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Britishvolt appoints administrators

Wednesday, January 18, 2023 - 07:08
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The recent collapse of Britishvolt, a company focused on developing battery manufacturing in the UK, has resulted in the loss of nearly 300 jobs. This setback for the UK’s push towards electric vehicle (EV) production and the country’s overall decarbonization efforts raises important questions about the current state of the industry and the challenges facing companies in this space.

The battery production industry is a crucial component in the shift towards EVs, as the availability and cost of batteries are major factors in determining the overall cost and feasibility of EVs. Despite this, the industry is still in its infancy and companies face significant challenges in terms of scaling up production and achieving economies of scale.

Britishvolt’s collapse can be attributed to a number of factors, including the high cost of setting up a battery production facility and the intense competition in the industry. The company had planned to build a gigafactory in Blyth, Northumberland, with a capacity of 35 GWh per year, but the project faced multiple delays and obstacles.

The Society of Motor Manufacturers and Traders (SMMT), which represents the UK’s automotive industry, warned in November 2022 that the lack of domestic battery production threatens its future prosperity.

The window for safeguarding the industry could close as early as 2024, said the SMMT, as EU rules of origin for battery packs and EVs become significantly stricter.

Britishvolt has experienced a months-long run of problems, including narrowly avoiding collapse in November after securing several million pounds in funding from mining firm Glencore. Combined with a voluntary pay cut for its near-300 staff, this gave it sufficient funding to survive until early December.

The company was previously prepared to enter administration after the UK government rejected a request for £30m in advance funding to prevent its collapse. It had been promised £100m to build its £3.8bn battery gigafactory through the Automotive Transformation Fund but hasn’t hit the construction milestones required to unlock the cash.

Repeated requests for funding – dwindling in value each time, from £30m to £11.5m and then £3m – sowed doubt in the government over the company’s viability, reported the BBC.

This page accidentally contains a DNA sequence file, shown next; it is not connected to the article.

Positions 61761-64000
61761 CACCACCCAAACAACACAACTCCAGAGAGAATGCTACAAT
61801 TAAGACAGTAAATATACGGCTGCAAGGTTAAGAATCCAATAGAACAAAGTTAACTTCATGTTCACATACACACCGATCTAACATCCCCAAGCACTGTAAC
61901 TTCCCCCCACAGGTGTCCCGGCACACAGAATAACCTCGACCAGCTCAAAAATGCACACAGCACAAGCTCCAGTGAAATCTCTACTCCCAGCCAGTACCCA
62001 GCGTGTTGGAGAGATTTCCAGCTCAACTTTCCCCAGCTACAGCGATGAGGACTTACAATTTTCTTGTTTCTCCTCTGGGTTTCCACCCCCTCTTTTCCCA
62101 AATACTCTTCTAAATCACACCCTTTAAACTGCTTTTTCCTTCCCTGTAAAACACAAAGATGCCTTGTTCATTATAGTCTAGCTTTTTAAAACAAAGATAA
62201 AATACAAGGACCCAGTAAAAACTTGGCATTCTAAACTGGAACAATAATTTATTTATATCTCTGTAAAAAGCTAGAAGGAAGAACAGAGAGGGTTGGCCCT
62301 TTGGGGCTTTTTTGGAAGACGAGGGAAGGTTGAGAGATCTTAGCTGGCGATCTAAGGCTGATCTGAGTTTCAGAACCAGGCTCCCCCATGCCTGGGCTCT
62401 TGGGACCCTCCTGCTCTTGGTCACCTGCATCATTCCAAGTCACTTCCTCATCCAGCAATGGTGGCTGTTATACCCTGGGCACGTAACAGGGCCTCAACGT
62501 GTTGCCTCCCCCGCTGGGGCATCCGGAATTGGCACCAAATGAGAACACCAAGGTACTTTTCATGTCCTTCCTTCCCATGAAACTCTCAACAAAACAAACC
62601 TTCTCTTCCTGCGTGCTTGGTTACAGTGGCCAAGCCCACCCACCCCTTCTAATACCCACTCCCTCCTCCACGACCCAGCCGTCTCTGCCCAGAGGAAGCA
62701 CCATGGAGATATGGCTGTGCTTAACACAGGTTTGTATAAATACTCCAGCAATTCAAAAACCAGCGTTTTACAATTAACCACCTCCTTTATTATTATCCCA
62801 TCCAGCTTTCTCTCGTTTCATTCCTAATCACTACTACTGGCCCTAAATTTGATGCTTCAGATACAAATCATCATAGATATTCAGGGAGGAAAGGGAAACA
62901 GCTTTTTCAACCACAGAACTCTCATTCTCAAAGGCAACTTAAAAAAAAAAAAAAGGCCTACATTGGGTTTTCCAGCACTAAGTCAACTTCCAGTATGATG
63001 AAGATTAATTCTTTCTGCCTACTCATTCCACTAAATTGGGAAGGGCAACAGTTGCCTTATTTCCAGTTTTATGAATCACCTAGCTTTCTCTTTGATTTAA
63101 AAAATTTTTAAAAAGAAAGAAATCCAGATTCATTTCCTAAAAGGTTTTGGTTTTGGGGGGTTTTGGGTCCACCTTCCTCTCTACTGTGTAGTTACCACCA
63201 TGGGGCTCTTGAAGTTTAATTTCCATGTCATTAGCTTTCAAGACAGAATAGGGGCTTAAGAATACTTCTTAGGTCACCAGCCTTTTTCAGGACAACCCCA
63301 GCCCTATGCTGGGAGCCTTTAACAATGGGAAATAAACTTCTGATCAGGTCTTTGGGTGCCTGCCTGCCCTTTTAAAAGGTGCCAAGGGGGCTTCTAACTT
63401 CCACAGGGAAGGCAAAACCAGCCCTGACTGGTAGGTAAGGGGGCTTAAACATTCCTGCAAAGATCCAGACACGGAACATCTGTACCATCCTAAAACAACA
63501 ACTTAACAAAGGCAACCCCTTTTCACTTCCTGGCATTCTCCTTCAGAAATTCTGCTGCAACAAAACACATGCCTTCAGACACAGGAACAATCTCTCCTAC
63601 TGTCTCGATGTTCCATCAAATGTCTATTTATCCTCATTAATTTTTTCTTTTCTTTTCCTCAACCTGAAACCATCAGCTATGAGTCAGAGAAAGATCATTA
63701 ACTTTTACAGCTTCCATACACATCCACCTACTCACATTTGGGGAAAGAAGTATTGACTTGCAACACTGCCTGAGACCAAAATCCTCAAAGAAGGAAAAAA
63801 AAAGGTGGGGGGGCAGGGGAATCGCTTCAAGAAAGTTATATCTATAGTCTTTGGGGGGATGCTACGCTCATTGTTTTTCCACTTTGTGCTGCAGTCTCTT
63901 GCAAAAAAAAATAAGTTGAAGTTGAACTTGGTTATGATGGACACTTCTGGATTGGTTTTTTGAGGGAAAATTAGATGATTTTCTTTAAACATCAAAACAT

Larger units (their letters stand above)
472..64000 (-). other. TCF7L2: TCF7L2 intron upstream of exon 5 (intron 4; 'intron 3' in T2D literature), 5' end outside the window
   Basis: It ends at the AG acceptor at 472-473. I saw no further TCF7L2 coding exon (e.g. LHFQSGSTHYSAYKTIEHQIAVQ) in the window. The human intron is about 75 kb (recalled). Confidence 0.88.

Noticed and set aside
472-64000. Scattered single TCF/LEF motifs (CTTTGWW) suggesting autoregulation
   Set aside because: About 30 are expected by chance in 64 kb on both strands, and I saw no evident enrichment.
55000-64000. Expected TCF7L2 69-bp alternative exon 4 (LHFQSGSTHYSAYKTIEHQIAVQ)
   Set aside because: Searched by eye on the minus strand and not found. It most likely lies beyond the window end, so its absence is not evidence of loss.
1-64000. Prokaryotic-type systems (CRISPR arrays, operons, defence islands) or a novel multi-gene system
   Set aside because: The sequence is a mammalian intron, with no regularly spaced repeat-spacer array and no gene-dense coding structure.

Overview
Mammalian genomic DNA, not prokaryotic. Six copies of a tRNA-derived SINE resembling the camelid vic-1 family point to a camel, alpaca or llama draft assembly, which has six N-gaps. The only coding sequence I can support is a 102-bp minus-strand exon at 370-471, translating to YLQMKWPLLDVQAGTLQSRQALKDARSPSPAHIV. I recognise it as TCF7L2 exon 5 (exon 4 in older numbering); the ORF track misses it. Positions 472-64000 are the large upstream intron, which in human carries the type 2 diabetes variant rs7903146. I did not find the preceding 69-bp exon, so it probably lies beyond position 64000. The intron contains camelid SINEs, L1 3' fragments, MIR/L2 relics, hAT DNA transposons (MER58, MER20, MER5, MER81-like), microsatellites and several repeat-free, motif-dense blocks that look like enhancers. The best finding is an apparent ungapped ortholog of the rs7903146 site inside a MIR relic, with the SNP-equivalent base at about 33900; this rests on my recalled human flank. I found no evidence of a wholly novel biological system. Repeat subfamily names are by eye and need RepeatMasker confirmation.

Ben Nelmes, Chief Executive of New AutoMotive: “The news that Britishvolt is filing for administration is deeply disappointing, and a blow to the UK’s transition to cleaner, cheaper transport.

“Delays to the government’s Zero Emissions Vehicle (ZEV) mandate have created additional uncertainty around rates of EV uptake and future demand for EV batteries.”

“The UK urgently needs a green industrial strategy to prevent the trickle of bad news about the UK car industry turning into a torrent in a few years’ time.”

One of the major challenges facing battery production companies is the need for large amounts of capital to fund the development and construction of production facilities. This is particularly true for companies like Britishvolt, which are attempting to establish themselves in a new market. Additionally, the intense competition in the industry has led to a race to the bottom in terms of pricing, making it difficult for companies to achieve profitability.

Despite these challenges, the battery production industry is expected to continue growing in the coming years. The increasing demand for EVs, along with government support for decarbonization efforts, is likely to drive significant investment in the sector.

However, the collapse of Britishvolt serves as a reminder of the risks and challenges facing companies in this space. It also highlights the need for a stable and predictable policy environment to support the development of the EV industry and the battery production industry in particular.

In conclusion, the collapse of Britishvolt is a significant setback for the UK’s EV industry and the country’s overall decarbonization efforts. The battery production industry is a crucial component in the shift towards EVs, but companies face significant challenges in terms of scaling up production and achieving profitability.

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